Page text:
Volume 7, Issue 1, February 2018, Pages: 1-6
Received: Aug. 25, 2017;
Accepted: Sep. 6, 2017;
Published: Dec. 5, 2017
Views 962 Downloads 29
Tanja Pipan, Karst Research Institute ZRC SAZU, Postojna, Slovenia; UNESCO Chair on Karst Education, University of Nova Gorica, Vipava, Slovenia
David Clair Culver, Department of Environmental Science, American University, Washington, USA
Shallow (superficial) subterranean habitats, or SSHs are very close to the surface, but are aphotic. Some of these habitats are large cavities, especially lava tubes, while others are small cavity habitats, especially the underflow of streams and rivers (interstitial aquifers), and the soil. But, there is an especially interesting set of SSHs that do not fit into either category, with intermediate sized space with many close connections with the surface. These habitats include talus and scree slopes, milieu souterrain superficiel (MSS), in both carbonate (soluble) and non-carbonate rocks, including volcanic rocks. Epikarst, the uppermost layer of karst formed largely by solutional processes that may be air or water filled, occupies a similar vertical position to that of the MSS, but perhaps with smaller spaces. The most superficial of SSHs are the miniature perched aquifers (isolated wetlands) given the name hypotelminorheic that exit through seepage springs, diffuse discharges when the flow cannot be immediately observed but the land surface is wet compared to the surrounding area. These two SSHs (epikarst and hypotelminorheic), which do not extend beyond a few meters in depth are called strict sense shallow subterranean habitats and will be presented in more detail.
David Clair Culver,
Aquatic Shallow Subterranean Habitats: General Features, Earth Sciences.
Vol. 7, No. 1,
2018, pp. 1-6.
Culver, D. C. and Pipan, T. (2009). The biology of caves and other subterranean habitats. Oxford University Press, Oxford, UK.
Culver, D. C. and Pipan, T. (2014). Shallow subterranean habitats. Ecology, evolution, and conservation. Oxford University Press, Oxford, UK.
Culver, D. C. and Pipan, T. (2015). Shifting paradigms of the evolution of cave life. Acta carsologica, 44, 415-425.
Culver, D. C., Pipan, T., and Gottstein, S. (2006). Hypotelminorheic—a unique freshwater habitat. Subterranean Biology, 4, 1-8.
Meštrov, M. (1962). Un nouveau milieu aquatique souterrain: le biotope hypotelminorheique. Compte Rendus Academie des Sciences, Paris, 254, 2677-2679.
Culver, D. C. and Pipan, T. (2008). Superficial subterranean habitats—gateway to the subterranean realm? Cave and Karst Science, 35, 5-12.
Pipan, T., Fišer, C., Novak, T., and Culver, D. C. (2012). Fifty years of the hypotelminorheic: what have we learned? Acta carsologica, 41, 275-285.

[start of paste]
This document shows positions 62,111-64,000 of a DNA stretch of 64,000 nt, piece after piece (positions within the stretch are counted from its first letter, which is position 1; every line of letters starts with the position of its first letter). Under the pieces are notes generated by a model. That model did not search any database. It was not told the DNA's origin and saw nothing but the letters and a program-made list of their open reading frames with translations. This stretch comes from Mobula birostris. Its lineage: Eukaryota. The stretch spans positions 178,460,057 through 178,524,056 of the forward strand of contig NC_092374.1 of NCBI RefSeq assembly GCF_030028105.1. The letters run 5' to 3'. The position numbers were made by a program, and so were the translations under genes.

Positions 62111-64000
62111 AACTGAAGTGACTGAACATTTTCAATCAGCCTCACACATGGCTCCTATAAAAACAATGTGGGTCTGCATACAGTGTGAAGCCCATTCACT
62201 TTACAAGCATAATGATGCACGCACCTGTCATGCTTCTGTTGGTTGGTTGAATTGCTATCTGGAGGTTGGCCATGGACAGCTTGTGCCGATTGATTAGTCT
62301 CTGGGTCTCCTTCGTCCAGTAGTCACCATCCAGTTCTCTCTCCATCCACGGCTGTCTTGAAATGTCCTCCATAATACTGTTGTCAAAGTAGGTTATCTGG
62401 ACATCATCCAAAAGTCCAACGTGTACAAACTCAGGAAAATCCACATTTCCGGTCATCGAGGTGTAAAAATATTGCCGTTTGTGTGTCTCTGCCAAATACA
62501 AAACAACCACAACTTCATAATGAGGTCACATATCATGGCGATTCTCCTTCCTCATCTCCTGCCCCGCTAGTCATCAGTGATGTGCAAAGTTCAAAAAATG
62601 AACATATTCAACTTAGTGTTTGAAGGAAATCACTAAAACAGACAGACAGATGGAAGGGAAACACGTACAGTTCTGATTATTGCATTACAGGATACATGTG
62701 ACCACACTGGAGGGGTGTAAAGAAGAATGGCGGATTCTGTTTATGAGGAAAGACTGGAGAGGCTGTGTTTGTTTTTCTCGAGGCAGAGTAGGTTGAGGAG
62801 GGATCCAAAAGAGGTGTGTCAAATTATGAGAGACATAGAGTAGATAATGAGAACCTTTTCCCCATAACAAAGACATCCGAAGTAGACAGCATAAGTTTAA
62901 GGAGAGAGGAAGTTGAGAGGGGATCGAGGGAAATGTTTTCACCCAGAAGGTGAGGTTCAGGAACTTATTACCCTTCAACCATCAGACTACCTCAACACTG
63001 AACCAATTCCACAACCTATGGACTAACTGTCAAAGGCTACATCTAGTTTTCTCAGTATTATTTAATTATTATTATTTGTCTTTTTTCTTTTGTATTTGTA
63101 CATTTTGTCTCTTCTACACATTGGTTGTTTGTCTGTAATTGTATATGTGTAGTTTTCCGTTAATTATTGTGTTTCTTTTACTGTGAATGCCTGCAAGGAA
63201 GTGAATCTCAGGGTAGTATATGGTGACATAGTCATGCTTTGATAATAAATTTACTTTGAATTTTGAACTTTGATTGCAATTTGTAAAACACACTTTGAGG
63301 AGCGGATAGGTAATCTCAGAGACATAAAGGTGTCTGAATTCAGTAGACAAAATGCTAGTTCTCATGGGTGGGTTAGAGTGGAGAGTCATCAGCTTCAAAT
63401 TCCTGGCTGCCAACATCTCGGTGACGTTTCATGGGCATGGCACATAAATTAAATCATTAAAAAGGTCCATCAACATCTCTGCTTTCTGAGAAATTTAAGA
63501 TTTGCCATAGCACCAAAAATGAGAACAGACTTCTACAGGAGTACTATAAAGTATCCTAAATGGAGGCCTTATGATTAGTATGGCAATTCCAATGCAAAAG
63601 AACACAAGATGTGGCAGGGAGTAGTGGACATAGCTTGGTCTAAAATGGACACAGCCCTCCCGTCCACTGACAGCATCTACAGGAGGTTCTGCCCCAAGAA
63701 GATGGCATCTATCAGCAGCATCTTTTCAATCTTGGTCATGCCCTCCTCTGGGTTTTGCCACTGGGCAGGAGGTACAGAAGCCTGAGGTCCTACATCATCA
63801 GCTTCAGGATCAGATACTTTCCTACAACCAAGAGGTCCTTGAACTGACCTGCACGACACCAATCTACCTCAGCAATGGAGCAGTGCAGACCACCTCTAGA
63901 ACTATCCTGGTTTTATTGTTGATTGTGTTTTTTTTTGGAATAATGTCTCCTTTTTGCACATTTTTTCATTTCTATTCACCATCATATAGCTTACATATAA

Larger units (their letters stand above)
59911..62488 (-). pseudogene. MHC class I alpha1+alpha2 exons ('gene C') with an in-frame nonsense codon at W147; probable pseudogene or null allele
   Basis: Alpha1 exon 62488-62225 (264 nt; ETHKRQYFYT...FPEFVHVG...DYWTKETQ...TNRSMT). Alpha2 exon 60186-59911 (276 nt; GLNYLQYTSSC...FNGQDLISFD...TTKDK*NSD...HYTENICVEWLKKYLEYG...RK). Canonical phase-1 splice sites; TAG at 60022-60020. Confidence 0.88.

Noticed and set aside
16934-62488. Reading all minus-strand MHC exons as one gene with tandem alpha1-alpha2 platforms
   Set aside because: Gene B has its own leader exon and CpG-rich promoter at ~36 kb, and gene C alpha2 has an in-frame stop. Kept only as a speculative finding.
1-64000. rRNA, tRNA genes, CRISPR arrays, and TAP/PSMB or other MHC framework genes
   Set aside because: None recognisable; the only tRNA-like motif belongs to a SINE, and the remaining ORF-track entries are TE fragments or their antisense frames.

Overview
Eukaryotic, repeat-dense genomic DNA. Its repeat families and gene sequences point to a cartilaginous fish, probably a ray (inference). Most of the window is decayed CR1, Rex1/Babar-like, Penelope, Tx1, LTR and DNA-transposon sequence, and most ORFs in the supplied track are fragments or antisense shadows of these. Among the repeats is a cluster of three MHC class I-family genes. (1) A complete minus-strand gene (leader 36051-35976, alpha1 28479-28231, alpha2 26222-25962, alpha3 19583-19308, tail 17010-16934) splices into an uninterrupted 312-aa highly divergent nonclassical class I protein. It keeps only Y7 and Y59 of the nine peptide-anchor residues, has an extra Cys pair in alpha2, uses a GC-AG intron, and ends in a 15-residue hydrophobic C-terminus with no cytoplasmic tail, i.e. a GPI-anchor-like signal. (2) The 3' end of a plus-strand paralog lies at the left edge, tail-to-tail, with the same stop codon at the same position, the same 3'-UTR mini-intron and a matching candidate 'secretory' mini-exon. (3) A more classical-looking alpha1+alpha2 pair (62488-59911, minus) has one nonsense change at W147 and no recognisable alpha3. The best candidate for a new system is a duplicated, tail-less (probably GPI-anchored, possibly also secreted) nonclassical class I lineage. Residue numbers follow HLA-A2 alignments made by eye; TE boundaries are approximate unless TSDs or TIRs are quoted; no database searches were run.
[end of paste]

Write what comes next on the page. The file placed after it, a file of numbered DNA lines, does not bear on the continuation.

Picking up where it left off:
Pipan, T. (2005). Epikarst – a promising habitat. Založba ZRC, Ljubljana, Slovenia.
Al-fares, W., Bakalowicz, M., Guerin, R. T., and Dukhan, M. (2002). Analysis of the karst aquifer structure of the Lamalou area (Herault, France) with ground penetrating radar. Journal of Applied Geophysics, 51, 97-106.
Kogovšek, J. (2010). Characteristics of percolation through the karst vadose zone. ZRC Publishing, Ljubljana, Slovenia.
Pipan, T., Christman, M. C., and Culver, D. C. (2006). Dynamics of epikarst communities: microgeographic pattern and environmental determinants of epikarst copepods in Organ Cave, West Virginia. American Midland Naturalist, 156, 75-87.
Pipan, T. (2003). Ekologija ceponožnih rakov (Crustacea: Copepoda) v prenikajoči vodi izbranih kraških jam. Ph. D. Dissertation, University of Ljubljana, Ljubljana, Slovenia.
Pipan, T., and Culver, D. C. (2007). Regional species richness in an obligate subterranean dwelling fauna – epikarst copepods. Journal of Biogeography, 34, 854-861.
Simon, K. S., and Benfield, E. F. (2002). Ammonium retention and whole-stream metabolism in cave streams. Hydrobiologia, 482, 31-39.
Culver, D. C. and Pipan, T. (2011). Redefining the extent of the aquatic subterranean biotope—shallow subterranean habitats. Ecohydrology, 4, 721-730.
Simon, K. S., Pipan, T., and Culver, D. C. (2007). A conceptual model of the flow and distribution of organic carbon in caves. Journal of Cave and Karst Studies, 69, 279-284.
Simon, K. S., Pipan, T., Ohno, T., and Culver, D. C. (2010). Spatial and temporal patterns in abundance and character of dissolved organic matter in two karst aquifers. Fundamental and Applied Limnology, 177, 81-92.